The orchard is the massive, hulking presence at the play's center of gravity; everything else revolves around and is drawn towards it. It is gargantuan; Lopakhin implies in Act One that the Lopakhin's estate spreads over 2,500 acres, and the cherry orchard is supposed to cover most of this. There were never any cherry orchards of nearly this size in Russia. And the fact that an orchard of this gargantuan size, which, by the estimate of Donald Rayfield, would produce more than four million pounds of cherries each crop, cannot economically sustain Ranevksy is an absurdity.
But it is absurd for a reason. After all, the orchard used to produce a crop every year, which was made into cherry jam. But, as Firs informs us, now the recipe has been lost. It is thus a relic of the past, an artifact, of no present use to anyone except as a memorial to or symbol of the time in which it was useful. And its unrealistic size further indicates that it is purely a symbol of that past. In a very real sense, the orchard does not exist in the present. It is something that is perceived by the various characters and reacted to in ways that indicate how these characters feel about what the orchard represents: which is some aspect of memory.
What "memory" means for each character and what it represents varies. Each character sees-sometimes literally—a different aspect of the past, either personal or historical, in the orchard. Ranevksy, for example, perceives her dead mother walking through the orchard in Act One; for her, the orchard is a personal relic of her idyllic childhood. Trofimov, on the other hand, near the end of Act Two sees in the orchard the faces of the serfs who lived and died in slavery on Ranevsky's estate; for him, the orchard represents the memory of their suffering . For Lopakhin, the orchard is intimately tied to his personal memories of a brutal childhood, as well as presenting an obstacle to the prosperity of both himself and Ranevsky.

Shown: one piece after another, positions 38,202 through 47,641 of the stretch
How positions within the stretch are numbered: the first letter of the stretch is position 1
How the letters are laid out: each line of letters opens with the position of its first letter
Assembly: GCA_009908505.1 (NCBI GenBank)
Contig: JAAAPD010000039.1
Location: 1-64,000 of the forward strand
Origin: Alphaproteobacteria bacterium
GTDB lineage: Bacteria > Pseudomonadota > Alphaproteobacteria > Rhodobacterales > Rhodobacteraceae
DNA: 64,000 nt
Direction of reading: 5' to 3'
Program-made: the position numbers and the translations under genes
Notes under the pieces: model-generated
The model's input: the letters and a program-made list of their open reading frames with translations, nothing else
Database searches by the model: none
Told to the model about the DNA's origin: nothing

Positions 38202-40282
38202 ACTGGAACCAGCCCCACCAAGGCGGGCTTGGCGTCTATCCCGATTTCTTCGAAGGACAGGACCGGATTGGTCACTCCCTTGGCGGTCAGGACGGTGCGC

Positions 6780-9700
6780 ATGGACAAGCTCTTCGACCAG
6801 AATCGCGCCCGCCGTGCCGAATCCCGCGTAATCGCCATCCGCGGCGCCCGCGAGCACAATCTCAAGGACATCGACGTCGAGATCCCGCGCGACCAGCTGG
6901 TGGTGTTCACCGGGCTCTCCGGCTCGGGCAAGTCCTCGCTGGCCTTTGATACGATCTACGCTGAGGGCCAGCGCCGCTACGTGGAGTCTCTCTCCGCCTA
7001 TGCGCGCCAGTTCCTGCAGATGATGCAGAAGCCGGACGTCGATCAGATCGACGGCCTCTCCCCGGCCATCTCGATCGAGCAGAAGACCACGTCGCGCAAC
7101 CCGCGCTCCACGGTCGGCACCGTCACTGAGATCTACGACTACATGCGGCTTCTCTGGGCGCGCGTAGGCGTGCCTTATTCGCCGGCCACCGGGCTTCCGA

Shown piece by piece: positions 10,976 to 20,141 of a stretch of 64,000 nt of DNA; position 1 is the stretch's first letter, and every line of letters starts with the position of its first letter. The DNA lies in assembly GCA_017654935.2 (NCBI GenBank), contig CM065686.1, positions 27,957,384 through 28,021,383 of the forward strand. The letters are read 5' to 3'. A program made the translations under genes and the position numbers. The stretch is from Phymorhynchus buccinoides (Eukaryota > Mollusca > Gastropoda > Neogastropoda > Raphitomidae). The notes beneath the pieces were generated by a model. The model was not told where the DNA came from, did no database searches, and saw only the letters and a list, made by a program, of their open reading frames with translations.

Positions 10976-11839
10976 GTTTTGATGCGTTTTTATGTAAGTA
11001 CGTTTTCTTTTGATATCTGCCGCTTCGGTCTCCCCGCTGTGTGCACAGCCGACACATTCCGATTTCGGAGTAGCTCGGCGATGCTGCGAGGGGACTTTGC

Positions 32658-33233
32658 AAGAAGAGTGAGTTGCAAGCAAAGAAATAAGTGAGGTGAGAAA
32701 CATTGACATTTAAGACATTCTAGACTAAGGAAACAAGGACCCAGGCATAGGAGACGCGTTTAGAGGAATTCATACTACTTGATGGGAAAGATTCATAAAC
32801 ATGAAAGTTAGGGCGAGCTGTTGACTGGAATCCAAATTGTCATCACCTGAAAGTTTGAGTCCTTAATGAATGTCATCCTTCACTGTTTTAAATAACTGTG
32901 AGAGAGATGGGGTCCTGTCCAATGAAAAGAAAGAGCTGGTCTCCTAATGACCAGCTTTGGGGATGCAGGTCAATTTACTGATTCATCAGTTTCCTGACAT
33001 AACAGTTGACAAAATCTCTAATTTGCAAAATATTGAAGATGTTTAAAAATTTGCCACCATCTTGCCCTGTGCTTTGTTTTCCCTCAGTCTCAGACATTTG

Though each character has their own perspective, there is a rough division between the old and the young, with the age cut-off being between Lopakhin and Ranevksy; the young tend to view the orchard in a negative light and the old view it more positively. This further reinforces the orchard's symbolic identification with the past. The one exception to this may be Varya. But this exception proves the rule, for though Varya often talks about the estate, she never mentions the orchard itself at all. For her, it is irrelevant, and the estate is what is important, for she is its manager, and its ownership is directly connected to her livelihood.
No one knows what it is when we first hear it in Act Two, and when we last hear it, the only character onstage is in no position to comment. It is the sound of breaking string, an auditory symbol of forgetting. It first is heard in the play after Gayev gives a soliloquoy on the eternity of nature; Firs tells us it was heard before, around the time the serfs were freed (a seminal event in Russian history). It is last heard just as Firs, the old manservant who functions as the play's human connection to the past, passes away, and is juxtaposed against the sound of an axe striking a cherry tree. With its simple image of breaking line, the sound serves to unify the play's social allegory with its examination of memory, providing a more graphic counterpart to the Cherry Orchard's hovering, off-stage presence.